The Lawyer Global Litigation Top 50 report is the only ranking of international law firms by litigation and arbitration revenue and is essential reading for anyone seeking to benchmark their litigation and dispute resolution practices...
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AS AN employed practising barrister, I have been following the debate about rights of audience for employed lawyers with interest.
As a busy in-house lawyer, I have neither the time nor the inclination to pop on a wig and dash off to the High Court or the Court of Appeal, but find it more convenient to pay for external expertise. As with other in-house lawyers, there are areas in which I have specialist knowledge and experience, and areas where I farm work out to external specialists, be they counsel or solicitors.
I do, however, object to being treated as a second-class citizen and being denied the opportunity to represent my clients in a superior tribunal should I consider it appropriate to do so.
I have read suggestions that members of the employed bar are not truly "independent" when acting for, or representing organisations who employ them, as opposed to "clients" who instruct and employ the Bar through solicitors or directly in return for the payment of fees.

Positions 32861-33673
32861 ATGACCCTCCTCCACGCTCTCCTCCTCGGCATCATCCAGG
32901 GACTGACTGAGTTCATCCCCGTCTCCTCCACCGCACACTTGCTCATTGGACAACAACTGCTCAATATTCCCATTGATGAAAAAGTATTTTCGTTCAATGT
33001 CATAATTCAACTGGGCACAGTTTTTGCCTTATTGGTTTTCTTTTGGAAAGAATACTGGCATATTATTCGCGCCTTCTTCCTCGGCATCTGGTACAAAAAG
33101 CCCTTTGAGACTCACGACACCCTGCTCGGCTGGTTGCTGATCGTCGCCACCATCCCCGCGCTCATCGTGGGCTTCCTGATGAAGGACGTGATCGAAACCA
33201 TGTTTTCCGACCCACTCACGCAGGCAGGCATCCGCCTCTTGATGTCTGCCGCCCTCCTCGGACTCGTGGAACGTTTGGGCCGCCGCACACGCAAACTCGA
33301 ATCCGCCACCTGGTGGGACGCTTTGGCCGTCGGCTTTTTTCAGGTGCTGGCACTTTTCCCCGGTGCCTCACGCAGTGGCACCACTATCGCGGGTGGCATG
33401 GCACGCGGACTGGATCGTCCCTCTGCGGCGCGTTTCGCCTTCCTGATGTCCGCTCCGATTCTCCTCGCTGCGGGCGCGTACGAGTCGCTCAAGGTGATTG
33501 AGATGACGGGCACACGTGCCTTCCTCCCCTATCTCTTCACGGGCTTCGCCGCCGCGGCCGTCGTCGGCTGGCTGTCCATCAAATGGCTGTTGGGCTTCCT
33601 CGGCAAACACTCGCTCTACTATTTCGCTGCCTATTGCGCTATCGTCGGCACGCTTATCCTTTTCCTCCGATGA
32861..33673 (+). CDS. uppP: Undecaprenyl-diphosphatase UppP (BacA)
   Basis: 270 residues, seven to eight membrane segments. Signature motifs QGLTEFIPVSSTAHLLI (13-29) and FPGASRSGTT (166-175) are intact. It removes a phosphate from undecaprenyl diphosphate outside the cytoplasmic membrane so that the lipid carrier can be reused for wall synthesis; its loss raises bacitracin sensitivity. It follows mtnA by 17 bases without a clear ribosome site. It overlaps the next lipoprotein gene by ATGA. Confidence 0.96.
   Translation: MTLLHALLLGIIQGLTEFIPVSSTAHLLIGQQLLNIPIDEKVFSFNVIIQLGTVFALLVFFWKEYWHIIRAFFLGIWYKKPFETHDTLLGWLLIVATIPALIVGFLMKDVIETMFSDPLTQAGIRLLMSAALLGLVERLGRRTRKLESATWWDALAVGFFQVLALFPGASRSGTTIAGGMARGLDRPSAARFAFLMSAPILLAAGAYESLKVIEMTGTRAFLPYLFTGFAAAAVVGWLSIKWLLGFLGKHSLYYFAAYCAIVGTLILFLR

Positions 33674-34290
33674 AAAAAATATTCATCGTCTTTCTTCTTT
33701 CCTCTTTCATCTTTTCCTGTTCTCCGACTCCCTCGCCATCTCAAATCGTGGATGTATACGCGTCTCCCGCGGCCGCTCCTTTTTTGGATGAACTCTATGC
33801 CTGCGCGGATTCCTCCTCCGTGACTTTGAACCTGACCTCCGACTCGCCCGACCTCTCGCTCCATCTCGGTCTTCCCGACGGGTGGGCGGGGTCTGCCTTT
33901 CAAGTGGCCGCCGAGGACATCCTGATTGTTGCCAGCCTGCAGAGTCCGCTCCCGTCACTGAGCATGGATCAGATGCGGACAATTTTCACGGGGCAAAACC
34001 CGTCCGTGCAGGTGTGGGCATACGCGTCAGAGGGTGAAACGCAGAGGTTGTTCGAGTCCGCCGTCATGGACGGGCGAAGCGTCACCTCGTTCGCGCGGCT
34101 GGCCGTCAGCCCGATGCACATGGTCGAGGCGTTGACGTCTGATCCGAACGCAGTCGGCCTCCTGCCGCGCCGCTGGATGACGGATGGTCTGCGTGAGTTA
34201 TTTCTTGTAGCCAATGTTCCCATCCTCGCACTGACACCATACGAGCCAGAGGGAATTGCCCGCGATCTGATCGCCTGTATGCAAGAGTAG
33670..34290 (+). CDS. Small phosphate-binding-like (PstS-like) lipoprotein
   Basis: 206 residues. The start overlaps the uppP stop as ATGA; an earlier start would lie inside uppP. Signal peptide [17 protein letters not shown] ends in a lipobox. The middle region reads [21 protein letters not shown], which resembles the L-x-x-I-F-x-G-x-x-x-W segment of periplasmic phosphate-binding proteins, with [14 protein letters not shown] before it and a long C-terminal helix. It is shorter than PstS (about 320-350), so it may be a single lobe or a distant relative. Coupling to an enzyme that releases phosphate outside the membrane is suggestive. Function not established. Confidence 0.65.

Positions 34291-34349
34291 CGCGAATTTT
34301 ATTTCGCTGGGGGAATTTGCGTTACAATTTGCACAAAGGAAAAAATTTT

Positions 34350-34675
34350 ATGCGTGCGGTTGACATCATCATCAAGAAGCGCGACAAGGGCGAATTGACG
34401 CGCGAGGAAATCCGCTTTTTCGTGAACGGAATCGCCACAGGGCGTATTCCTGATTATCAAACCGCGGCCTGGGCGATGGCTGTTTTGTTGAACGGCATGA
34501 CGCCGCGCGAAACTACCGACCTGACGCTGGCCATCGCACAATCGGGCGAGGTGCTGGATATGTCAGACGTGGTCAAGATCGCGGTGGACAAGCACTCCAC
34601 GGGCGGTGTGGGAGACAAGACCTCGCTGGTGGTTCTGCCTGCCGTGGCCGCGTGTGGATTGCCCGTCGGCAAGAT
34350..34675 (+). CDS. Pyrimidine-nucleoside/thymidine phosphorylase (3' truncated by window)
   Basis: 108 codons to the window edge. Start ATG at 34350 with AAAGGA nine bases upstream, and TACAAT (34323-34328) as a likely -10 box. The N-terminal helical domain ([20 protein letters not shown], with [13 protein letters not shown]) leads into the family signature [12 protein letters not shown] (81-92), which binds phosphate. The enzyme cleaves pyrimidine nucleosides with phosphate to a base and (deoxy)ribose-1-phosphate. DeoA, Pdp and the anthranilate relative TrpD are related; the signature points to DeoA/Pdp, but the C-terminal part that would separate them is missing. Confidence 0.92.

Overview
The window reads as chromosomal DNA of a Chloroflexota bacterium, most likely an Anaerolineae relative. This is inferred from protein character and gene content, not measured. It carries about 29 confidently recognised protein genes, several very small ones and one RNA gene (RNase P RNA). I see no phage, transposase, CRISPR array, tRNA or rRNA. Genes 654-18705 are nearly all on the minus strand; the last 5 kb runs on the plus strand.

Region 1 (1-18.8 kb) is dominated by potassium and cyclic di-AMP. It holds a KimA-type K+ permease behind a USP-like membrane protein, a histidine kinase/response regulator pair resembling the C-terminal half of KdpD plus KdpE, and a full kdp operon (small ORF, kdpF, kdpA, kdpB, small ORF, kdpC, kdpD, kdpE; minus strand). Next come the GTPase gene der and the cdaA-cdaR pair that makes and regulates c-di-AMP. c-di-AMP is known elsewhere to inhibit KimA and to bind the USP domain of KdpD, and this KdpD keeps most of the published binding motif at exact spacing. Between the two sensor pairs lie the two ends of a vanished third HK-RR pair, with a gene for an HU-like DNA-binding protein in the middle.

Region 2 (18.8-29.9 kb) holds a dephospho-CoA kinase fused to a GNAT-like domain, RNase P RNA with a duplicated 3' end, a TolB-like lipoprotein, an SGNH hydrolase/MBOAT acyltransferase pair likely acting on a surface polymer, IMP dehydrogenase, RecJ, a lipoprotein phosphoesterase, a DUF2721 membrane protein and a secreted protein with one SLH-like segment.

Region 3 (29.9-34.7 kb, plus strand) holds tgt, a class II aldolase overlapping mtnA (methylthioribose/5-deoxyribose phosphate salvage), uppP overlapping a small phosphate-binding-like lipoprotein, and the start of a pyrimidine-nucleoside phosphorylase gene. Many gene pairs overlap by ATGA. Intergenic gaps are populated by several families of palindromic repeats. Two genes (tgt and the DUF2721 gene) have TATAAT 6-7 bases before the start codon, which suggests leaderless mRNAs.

This is patent nonsense since along with colleagues in private practice, we are bound by the Bar code of conduct and act according to professional standards which we have been trained to apply in our practices.
Might I suggest that rather than expending energy in seeking to preserve a historic monopoly, the Bar should be concentrating its energies on seeking new areas of work (from in-house lawyers, for example), rather than relying on the traditional relationship between the Bar and solicitors.
In my view this is the only realistic way in which the Bar is going to survive as a truly independent body.